Leadership versus Management
Included in the great debates of business today is the always interesting “Leadership v. Management” fight. Whenever I read an online business blog or leadership resource that tackles this seeming duality, I find it interesting that there seem to be only two ways this topic is presented…
- Lists of overlapping similar and dissimilar characteristics and traits of managers and leaders. These debates often become semantically mind-numbing and too focused on job duties.
- Textbook definitions of Leadership and Management.
The writers of both styles of these well-intentioned posts generally look at managers and leaders as mutually exclusive Or worse, they tend to ignore leadership that exists without a management job title.
What’s the difference between management and leadership? Let’s answer that question later.
The truth, as we all know it, is that not all managers are leaders. What we sometimes forget is that great managers can exist without being leaders, and great leaders can exist without official authority or responsibility over others.
I know some great managers who aren’t necessarily good leaders. These guys keep the trains running on time and make very few mistakes. They are not particularly innovative, motivational or even charming; but they are a vital part of the businesses or teams they manage. Whether the missing leadership quality is necessitated by job duty or personality, these managers can still help a company succeed without ever having to truly lead. Their world is fairly static and it operates via a strict schedule.
Of course, the argument against these managers who seem to tread water is that we should just replace them with true leaders. I disagree. Managers who manage, rather than manage and lead, can hold a large amount of company history in their heads, are generally satisfied with their current role (equaling less turnover), and they are usually paid much less than an up-and-coming leader. Virtually every business needs a few managers mixed in with their manager-leaders. The key is to keep the numbers small and to recognize those parts of your business where a manager is enough.
Management is a Function
Management is, of course, a function in the organization. By it’s very nature, it speaks to the “doing” required to keep a company running. Managers derive their responsibilities and power from their title. Management is black and white – duties are either accomplished or they are not. Management relies heavily on reports as a scorecard, and as a tool to reward or punish teams or individuals.
The definition of leadership, it seems, is more fluid. True leaders do not need a title to provide them the authority necessary to enact change. Leaders tackle issues with abandon and question “why not?” Reports are considered “business intelligence” and are tools that help leaders see the future and make appropriate course corrections.
Management and leadership are not dichotomous terms. They are not mutually-exclusive. It is not an either/or. In fact, the words shouldn’t even be compared to each other. We all know great managers who aren’t leaders and great leaders who really can’t manage. Comparing management to leadership seems as silly to me as comparing an orange to an orangutan. Some similarities (they are both the same color), but they don’t belong in the same discussion.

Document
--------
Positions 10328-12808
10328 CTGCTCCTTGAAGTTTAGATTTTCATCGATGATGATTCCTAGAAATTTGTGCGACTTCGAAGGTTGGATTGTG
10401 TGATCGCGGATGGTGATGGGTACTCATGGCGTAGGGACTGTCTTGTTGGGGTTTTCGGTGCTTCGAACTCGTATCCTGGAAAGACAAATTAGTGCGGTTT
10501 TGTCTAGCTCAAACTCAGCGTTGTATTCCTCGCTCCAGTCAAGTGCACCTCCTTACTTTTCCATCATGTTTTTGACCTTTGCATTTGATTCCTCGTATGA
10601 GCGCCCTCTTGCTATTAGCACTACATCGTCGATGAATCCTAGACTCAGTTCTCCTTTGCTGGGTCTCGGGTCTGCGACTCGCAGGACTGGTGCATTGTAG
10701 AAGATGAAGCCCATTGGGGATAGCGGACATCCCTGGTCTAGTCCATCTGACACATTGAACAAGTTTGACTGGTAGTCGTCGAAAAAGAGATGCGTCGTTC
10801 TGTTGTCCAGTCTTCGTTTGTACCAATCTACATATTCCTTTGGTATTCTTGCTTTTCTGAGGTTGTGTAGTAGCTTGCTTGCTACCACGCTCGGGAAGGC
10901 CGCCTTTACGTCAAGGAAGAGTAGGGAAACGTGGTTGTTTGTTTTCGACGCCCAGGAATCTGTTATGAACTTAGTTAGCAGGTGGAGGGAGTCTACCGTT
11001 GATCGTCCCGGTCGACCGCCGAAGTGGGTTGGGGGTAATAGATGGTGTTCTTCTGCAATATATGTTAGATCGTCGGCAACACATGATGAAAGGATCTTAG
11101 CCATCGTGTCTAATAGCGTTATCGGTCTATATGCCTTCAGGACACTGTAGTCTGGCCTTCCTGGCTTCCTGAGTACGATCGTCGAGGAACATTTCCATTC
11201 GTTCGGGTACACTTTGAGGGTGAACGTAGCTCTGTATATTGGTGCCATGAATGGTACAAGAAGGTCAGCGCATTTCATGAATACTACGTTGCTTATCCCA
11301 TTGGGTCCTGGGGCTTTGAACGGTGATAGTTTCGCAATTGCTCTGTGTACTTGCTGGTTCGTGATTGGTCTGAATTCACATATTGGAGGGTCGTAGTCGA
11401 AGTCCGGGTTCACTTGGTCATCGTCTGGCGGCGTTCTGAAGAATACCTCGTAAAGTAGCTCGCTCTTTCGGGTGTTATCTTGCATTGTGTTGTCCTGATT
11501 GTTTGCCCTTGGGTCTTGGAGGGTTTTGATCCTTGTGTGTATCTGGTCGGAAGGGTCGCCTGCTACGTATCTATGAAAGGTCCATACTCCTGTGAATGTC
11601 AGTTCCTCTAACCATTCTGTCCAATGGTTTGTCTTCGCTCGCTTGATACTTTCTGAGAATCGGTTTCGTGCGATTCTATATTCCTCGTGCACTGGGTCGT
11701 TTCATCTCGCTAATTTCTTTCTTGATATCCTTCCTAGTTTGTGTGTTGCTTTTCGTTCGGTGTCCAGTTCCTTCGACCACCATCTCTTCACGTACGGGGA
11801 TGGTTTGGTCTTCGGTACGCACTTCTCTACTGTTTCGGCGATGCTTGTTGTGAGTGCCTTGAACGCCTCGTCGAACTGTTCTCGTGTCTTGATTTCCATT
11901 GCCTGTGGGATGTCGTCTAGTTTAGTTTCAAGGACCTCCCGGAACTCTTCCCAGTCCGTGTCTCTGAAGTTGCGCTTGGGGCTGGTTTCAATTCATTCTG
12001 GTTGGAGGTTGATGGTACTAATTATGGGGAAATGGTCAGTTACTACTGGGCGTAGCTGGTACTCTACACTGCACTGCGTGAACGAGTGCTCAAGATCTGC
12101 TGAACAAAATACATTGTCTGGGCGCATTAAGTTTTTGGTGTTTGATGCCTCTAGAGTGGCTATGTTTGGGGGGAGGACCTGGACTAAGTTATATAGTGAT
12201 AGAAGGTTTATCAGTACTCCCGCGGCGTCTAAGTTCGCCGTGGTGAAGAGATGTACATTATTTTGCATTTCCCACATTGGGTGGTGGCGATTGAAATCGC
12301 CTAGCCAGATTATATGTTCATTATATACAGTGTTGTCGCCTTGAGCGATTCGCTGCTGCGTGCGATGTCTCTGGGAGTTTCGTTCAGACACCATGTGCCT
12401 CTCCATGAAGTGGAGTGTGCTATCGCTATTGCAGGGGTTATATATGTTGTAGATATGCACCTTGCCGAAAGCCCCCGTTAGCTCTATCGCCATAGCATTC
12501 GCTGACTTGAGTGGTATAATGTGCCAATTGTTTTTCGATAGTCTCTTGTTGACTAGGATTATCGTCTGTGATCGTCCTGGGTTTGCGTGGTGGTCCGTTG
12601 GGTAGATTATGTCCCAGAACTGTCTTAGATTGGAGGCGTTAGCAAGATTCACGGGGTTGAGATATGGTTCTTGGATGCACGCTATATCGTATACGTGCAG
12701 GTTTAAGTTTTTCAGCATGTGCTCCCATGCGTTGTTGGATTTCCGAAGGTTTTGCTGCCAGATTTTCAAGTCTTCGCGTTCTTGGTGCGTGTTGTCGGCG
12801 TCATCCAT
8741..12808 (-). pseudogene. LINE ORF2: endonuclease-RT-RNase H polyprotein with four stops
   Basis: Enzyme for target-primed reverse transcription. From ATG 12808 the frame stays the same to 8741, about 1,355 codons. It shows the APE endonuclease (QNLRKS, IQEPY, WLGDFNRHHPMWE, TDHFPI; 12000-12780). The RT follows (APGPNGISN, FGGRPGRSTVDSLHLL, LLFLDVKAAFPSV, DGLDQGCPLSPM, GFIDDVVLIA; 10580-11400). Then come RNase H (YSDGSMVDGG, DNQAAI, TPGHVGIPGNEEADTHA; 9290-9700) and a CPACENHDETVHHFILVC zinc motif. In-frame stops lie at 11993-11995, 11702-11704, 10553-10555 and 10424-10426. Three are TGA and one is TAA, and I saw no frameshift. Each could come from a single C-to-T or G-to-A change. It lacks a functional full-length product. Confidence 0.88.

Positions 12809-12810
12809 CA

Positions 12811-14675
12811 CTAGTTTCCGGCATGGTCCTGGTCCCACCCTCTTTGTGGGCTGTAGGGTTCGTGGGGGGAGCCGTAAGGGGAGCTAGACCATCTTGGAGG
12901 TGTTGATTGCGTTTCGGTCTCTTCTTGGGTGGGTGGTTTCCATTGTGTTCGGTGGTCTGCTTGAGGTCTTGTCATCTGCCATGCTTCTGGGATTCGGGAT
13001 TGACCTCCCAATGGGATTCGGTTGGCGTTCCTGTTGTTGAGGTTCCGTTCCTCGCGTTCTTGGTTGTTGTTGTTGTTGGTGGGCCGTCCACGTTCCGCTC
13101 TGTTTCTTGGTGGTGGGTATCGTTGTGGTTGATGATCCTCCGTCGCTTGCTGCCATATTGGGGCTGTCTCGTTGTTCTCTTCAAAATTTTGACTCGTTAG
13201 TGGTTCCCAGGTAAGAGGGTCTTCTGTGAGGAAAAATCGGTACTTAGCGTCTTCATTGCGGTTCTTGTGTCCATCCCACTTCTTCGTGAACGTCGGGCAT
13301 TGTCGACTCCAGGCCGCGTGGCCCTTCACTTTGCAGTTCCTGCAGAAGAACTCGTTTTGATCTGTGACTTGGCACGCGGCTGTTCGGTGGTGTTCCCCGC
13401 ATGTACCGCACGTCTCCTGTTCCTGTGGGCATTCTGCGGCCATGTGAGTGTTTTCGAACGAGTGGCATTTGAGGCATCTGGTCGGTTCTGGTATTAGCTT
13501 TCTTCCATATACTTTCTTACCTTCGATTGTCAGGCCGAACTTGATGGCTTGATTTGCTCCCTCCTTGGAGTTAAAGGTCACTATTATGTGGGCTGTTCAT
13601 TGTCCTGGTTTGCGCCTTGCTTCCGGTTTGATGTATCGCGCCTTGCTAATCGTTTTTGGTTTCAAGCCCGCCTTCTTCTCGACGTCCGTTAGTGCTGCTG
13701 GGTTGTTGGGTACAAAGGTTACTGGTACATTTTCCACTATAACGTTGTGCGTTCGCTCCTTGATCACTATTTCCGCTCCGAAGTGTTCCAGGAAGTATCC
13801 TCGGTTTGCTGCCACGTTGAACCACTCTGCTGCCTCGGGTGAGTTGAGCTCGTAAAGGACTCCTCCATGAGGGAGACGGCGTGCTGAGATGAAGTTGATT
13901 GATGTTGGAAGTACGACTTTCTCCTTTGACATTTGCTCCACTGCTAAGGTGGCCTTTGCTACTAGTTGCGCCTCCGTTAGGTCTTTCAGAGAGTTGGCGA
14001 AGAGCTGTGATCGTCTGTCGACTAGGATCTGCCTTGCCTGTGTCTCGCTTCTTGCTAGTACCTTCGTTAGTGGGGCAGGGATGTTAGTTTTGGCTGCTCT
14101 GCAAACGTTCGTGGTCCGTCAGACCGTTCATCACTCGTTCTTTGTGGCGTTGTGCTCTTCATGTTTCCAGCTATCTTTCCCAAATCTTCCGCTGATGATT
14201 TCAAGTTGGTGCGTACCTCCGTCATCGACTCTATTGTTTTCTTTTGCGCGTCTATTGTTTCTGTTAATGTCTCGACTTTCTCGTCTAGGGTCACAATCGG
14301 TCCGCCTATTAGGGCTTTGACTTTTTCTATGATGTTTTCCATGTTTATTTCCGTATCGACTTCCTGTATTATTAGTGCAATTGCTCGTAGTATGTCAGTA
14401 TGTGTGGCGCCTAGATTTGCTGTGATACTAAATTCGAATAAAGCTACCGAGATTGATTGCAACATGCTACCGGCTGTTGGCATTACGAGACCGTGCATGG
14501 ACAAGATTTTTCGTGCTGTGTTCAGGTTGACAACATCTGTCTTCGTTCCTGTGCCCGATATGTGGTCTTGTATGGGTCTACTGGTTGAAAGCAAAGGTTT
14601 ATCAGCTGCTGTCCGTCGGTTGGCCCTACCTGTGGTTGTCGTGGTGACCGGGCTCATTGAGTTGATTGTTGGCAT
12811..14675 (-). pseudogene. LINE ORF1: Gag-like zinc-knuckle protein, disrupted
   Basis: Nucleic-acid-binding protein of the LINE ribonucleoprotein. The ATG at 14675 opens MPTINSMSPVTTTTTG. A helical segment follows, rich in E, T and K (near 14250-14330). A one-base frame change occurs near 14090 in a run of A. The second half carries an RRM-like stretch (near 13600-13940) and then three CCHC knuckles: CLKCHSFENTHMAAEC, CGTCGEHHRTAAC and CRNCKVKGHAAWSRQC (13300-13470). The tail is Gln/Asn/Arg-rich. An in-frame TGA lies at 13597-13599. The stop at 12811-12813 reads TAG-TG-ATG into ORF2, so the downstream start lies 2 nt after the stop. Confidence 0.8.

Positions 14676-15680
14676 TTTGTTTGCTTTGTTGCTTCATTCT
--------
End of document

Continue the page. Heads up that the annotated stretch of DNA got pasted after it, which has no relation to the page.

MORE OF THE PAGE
Your organization needs managers and it needs leaders. Sometimes both qualities exist in a single person, and sometimes only one quality is present. Often, neither quality exists. In the famous words the late great Ted Knight uttered in Caddyshack, “The world needs ditch diggers too.”
Leaders versus Non-Leaders
The real question we should be asking is this: What’s the difference between leaders and non-leaders? This question has merit.
The distinction between leaders and non-leaders is often defined by the quality of their personal interactions, their vision and their ability to influence others to deliver their best to the organization.
I’ve know hundreds of front-line employees who lead well. (Generally, businesses identify these folks early and either promote them or chase them from the organization.) Our guts tell us that we should hire only leaders, but the truth is that team dynamics, organizational mobility and other factors make it necessary and prudent to hire some non-leaders. The old cliché about too many chiefs and not enough Indians comes to mind, though the truth is that great leaders can and often do subordinate their leadership for the sake of their team’s or company’s goals and objectives. That said, I still like to have a few non-leaders around because they seem less frustrated with the mundane.
Execution is the key, and true leaders know this. “If the team can execute better without my opinion on this one, then I’ll keep my trap shut.” Leaders, more than non-leaders, understand the goals, they influence and live the vision, and they help companies grow. Leaders, however, do become discouraged when they are managed by non-leaders. Because they are leaders, they will try to manage up, though they will be quick to depart if it’s clear they cannot enact positive change in the organization.
So, what should you aspire to be? A leader, of course. If becoming a leader didn’t interest you, you would never have searched for leadership development resources like AskTheManager.com. The reason you asked the question “What’s the difference between management and leadership?” in the first place is because you wanted to improve either your leadership skills or the leadership skills of someone at your company – and recognizing the need to improve this skill set is the first step on the road of leadership development.